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A CMS is not a Taxonomy Management Tool but a CMS Needs a Good Taxonomy

By December 10, 2008February 23rd, 2023Taxonomy

Today on a phone call, I used a point that I often use- “you can build the most ‘beautiful’ taxonomy ever but if you have nothing to use it for- it is not going to do you any good”. One of the common uses we see for a taxonomy is to use it in conjunction with a Content Management System (CMS) and many of our existing clients have our Synaptica tool integrated into their CMS systems.

Recently at Taxonomy Bootcamp, Stephanie Lemieux from Earley & Associates and Charlie Gray from Motorola presented a great session on ‘Integrating Taxonomy with a CMS for Dynamic Content‘ in which on slide 12 Stephanie pointed out:

Important note….
A CMS is not a taxonomy management tool
-Most requirements will not be met by the CMS, even the big players
-External tool needed to manage taxonomy versioning, scope notes, associative relationships, and more
-CMS taxonomy management is very SLOW…
—1 term with 5 synonyms & 5 translations = 3 minutes
-If the taxonomy is more than 1000 terms, an excel spreadsheet will quickly become unmanageable
—Worse if you are doing multi-lingual


The presentation went on to discuss other key aspects of taxonomy development for content management that i would encourage you to review. The reasons above that were presented as an ‘important note’ are just some of the reasons that many customers with robust CMS implementations use Synaptica to centrally manage their taxonomies.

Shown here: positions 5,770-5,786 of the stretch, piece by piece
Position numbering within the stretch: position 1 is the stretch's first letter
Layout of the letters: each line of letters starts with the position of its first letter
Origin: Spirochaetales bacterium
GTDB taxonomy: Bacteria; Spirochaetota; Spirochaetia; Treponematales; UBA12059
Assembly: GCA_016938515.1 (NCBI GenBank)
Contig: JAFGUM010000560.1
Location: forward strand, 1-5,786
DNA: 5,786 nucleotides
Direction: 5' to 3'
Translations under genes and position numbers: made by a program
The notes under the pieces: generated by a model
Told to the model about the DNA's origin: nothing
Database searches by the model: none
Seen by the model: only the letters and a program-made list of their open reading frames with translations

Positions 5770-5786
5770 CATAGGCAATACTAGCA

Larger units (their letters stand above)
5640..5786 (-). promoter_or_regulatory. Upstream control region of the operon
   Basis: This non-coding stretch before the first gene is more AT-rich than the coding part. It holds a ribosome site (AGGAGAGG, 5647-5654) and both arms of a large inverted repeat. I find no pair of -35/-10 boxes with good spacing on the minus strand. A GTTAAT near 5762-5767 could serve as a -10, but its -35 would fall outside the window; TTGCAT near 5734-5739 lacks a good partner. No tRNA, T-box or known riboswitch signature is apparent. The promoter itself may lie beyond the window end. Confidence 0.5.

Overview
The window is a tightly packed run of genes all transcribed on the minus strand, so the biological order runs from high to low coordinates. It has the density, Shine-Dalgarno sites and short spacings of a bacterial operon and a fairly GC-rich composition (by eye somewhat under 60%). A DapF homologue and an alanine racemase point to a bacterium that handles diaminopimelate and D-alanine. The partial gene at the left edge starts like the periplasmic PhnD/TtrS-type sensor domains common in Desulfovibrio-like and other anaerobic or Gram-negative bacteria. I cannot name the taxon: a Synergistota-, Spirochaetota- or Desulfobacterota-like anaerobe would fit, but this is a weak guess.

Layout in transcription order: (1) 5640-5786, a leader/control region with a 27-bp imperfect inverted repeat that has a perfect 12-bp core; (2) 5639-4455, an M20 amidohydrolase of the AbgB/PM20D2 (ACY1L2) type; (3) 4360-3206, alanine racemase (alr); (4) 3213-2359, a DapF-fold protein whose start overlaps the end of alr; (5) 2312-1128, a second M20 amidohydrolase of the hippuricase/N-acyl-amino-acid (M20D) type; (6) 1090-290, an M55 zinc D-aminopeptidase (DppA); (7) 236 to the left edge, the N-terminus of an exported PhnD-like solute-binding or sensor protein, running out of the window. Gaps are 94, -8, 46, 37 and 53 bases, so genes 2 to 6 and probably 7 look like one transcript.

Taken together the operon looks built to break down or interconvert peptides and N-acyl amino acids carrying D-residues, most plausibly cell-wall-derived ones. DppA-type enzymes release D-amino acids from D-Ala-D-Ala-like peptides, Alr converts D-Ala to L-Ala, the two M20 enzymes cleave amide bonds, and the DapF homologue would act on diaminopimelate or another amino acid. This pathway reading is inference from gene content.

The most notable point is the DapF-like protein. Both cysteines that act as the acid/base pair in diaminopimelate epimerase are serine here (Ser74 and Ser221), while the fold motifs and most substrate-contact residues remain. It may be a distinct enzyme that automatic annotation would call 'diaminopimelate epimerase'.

In addition to the obvious core requirements in taxonomy creation and management that Synaptica covers, we also make available a little known add-on to the core product named the “Synaptica Indexing System”(IMS).

IMS is an add-on component designed to be used with the core Synaptica taxonomy and metadata management tool – and enables the human indexing of content against vocabularies stored and managed in the Synaptica system.

The Indexing Management System (IMS) can quickly be integrated with any content authoring/management tool that is already in place within your enterprise. IMS allows the content manager/indexer to search and browse the vocabularies that are stored and managed in Synaptica , dynamically building a “pick list” of indexing terms that are relevant to that piece of content.

Once the indexer completes the selection of indexing terms the IMS system passes those terms from Synaptica to the CMS to be stored as metadata. IMS can also simultaneously capture summary information about the piece of content and send it back to Synaptica to build a record within the Synaptica system itself. When IMS posts terms to the CMS it can also automatically expand the user-selected terms using related terms from the Synaptica vocabulary system. [Please see Workflow on the second page of this Spec sheet.]

In addition, editors can also submit candidate terms directly from the CMS system that will kick-off the established governance workflow for candidate terms- essentially producing a user tagging process for your key editorial staff without having to log into the Synaptica system directly to submit candidate terms.

So back to my point- the best taxonomy in the world is useless without a purpose and by having your content manager/indexers utilize a corporate wide central taxonomy that is stored in a centralized place like Synaptica, you ensure consistency and accuracy in indexing and identifying content across the enterprise.

I am always surprised when customers are blown-away by the IMS add-on and that they had never heard of that type of functionality and just today the client pointed it out why- we do have any marketing material for IMS on our product sites for this very valuable feature…so we need to fix that!

Daniela Barbosa